• Contact was made with customers who had purchased deals before the lockdown period stating "At this time, x has not confirmed a re-opening date however an additional x-weeks will be added to the validity period, starting from the date of re-opening". This was a clever move to keep both customers and merchants happy, without breaching any consumer laws.
  • Customers were all offered the ability to 'Grab Now Go Later", meaning the restaurant and cafe industry still received the opportunity to list deals and generate revenues and loyal customers could snatch up a steal and use it at a later date.

What we can learn from GrabOne here is that successfully pivoting in an e-commerce environment means truly putting the customer first, making it as easy as possible to make a sale, and rethinking the limitations you may have had as a company in a pre-COVID environment. We think this is an ideology that can be applied even as we exit our COVID-19 restrictions as a country.

2. If you can, change your product offering and keep things fresh

We've seen that companies who continue to make changes, grow and evolve what they offer in terms of products stay in the limelight of media headlines and as a result, the forefront of their customers' minds.

A Kiwi company that managed to execute this beautifully, was Waikato Brewery Good George. Very early on in the lockdown period the team at Good George move quickly and produced 1,000 litres of hand sanitiser from the very same distillery it used previously to make spirits - a very clever and innovative use of the assets the company already had.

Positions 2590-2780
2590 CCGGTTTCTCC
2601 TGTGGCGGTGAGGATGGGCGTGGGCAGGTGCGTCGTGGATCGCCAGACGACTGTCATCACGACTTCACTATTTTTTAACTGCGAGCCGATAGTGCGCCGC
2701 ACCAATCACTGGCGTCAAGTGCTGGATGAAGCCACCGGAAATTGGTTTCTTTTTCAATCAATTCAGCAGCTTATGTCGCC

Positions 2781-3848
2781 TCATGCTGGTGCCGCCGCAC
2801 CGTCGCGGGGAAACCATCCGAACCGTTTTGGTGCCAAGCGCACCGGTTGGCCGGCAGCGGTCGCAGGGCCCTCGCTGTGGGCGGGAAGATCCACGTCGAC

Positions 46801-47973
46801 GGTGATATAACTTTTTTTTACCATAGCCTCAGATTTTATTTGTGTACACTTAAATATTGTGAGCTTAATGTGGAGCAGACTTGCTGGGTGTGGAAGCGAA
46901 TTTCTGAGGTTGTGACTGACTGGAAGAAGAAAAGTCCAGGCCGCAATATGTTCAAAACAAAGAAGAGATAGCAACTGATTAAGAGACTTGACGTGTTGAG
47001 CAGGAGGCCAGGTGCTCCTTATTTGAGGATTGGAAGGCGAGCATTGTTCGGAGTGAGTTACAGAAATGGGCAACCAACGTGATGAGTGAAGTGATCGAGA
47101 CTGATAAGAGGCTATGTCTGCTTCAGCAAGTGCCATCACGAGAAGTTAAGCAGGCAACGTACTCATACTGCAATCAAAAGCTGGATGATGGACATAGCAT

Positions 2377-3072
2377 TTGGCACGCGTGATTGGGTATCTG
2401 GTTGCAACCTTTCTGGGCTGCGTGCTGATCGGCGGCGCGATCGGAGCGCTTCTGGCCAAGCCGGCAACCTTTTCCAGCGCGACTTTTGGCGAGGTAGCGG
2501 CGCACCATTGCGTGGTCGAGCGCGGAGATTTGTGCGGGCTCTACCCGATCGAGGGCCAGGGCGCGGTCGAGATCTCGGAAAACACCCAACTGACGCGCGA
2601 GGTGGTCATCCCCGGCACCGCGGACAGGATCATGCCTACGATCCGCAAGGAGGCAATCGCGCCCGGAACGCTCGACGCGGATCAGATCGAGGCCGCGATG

This move generated a lot of attention in the media, with articles popping up in NZ's largest media outlets such as the New Zealand Herald, Stuff and Newshub painting the brewery as Kiwi good Samaritans.

It wasn't just the hand sanitiser move that put Good George in good stead, they also moved to release two brand new flavours right in the middle of lockdown; 'Toasted Marshmallow Stout' and 'Apple Pie & Ice Cream Cider'.

The new flavours kept customers interested in what Good George had to offer and capitalised on the great media coverage the company received over the lockdown period. An undeniable stroke of marketing and strategic timing brilliance, showcasing the importance of keep things fresh and thinking on your feet to stay afloat.